Frensham Great Pond has received an “excellent” rating from the Environment Agency for the quality of its water – but visitors are being urged to “respect the environment” and bathe elsewhere if possible.

In summer months the water at the Great Pond has previously been affected by high levels of blue-green algae which can be hazardous for users. If the amount of blue-green algae in the water exceeds safety limits during the bathing season (May to September), the pond will be closed to bathers for their own safety.

Samples are taken weekly during the bathing season by the Environment Agency, and the first samples of the year have seen the Great Pond retain its ‘excellent’ classification.

Waverley Borough Council has welcomed the “great news” but warned that the pond’s overuse – particularly during hot weather – spells danger for the important nature site and recommends visiting out of season, or to one of the other 423 sites nationwide the EA assesses for water quality.

The pond draws attention for being one of only a handful of non-coastal sites graded for its excellent water quality. But its location and importance to nature means it is not designed to deal with the “huge influx” of visitors.

A spokesperson for the council said the crowds “cause traffic jams” and “obstacles for emergency vehicles”.

They said: “Our countryside rangers, and volunteers, work hard to maintain the pond as well as the rest of the site, which is a Special Protection Area and a sanctuary for wildlife.  

Will this bathing season see a return of Frensham’s traffic gridlock and litter louts?
Will this bathing season see a return of Frensham’s traffic gridlock and litter louts? (Isabel Hutchison)

“This includes regular water quality testing.  We are also proud that Frensham along with a number of our other sites hold a prestigious Green Flag award.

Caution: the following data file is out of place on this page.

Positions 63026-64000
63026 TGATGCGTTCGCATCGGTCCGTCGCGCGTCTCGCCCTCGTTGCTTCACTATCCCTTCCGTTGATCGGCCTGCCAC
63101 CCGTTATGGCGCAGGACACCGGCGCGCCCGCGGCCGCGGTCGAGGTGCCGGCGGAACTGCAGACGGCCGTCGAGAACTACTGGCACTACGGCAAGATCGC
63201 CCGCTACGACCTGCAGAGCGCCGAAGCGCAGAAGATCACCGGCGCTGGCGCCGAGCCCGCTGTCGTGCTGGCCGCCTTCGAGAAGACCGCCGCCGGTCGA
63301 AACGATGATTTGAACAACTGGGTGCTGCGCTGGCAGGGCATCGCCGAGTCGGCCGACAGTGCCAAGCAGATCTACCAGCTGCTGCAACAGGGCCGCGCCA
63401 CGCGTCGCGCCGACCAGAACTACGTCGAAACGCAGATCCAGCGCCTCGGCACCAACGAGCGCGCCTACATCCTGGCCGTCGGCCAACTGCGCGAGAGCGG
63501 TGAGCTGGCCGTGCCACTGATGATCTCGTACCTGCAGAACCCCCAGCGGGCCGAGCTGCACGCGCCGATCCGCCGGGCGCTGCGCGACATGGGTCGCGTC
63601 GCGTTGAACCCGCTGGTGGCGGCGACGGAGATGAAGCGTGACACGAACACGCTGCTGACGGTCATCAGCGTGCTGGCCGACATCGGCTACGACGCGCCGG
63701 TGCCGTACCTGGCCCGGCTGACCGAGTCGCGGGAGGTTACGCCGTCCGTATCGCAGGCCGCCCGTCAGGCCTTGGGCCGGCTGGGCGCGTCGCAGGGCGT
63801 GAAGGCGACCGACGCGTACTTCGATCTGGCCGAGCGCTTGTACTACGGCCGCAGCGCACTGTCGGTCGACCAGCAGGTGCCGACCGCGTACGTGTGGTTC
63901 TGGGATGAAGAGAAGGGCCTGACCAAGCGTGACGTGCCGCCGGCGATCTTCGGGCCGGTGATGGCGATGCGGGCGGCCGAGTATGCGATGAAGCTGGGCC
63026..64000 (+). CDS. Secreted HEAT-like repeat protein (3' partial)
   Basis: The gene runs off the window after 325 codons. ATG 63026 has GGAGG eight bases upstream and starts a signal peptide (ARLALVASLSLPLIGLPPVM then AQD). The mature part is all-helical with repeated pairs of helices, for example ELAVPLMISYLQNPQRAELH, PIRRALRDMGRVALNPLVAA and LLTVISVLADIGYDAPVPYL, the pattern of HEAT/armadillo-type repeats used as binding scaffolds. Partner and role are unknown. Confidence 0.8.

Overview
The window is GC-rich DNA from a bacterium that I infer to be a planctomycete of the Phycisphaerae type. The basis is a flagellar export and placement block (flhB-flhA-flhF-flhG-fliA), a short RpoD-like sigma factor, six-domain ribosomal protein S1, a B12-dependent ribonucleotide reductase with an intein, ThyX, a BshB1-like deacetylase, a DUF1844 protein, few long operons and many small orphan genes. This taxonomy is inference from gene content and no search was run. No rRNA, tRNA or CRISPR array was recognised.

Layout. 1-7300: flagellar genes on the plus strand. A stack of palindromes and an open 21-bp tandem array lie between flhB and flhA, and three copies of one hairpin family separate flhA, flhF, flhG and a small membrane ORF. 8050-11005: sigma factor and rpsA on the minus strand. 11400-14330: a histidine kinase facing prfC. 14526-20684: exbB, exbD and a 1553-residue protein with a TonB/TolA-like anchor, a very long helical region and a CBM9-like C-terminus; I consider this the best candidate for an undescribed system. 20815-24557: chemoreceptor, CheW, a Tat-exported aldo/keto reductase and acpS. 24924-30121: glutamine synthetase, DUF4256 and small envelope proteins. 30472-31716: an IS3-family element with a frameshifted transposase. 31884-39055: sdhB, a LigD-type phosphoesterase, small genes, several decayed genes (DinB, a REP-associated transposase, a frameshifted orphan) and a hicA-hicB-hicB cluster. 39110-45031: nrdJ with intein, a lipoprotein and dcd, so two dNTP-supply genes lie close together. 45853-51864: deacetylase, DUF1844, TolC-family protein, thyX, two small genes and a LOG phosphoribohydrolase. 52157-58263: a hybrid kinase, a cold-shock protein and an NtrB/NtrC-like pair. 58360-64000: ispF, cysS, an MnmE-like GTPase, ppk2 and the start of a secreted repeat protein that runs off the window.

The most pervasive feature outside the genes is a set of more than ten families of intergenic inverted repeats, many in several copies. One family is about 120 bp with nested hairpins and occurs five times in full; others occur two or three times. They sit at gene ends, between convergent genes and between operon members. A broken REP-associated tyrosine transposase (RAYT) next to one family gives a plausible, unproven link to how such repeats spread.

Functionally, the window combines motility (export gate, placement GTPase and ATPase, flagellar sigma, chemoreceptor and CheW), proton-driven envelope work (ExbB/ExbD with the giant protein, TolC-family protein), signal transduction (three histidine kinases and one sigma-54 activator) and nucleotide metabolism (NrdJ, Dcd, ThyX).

“We would ask those visiting to please help us look after the site by respecting the environment, especially with regards to littering which has such a negative impact on the natural, rare habitat and wildlife that we work so hard to conserve. 

“We have many protected species and unusual plants on the site and it’s important we keep the site in good condition to help these species thrive.”

They said there is a ‘huge influx of visitors” during the summer months but only a very limited spaces for cars which are quickly filled.

The spokesperson said: “If the car park is full then the site is full.”

They added: “We would also remind people to leave barbecues and bonfires for the back garden; neither are allowed on site; not only can they harm wildlife and the environment but can cause devastating fires such as the ones seen last year at Thursley Common and other parts of the south-east last year.

“Frensham is an area for people to enjoy but it is first and foremost a nature reserve so we would ask people to please treat it, and the people working there, respectfully.”

Bathing water season runs from May 15 to the end of September with the EA regularly monitoring water quality across the country to give bathers the up-to-date information.

Across the country there are 424 designated sites, four in London, one in Surrey, with the vast majority along the coast.

By Chris Caulfield

Local Democracy Reporter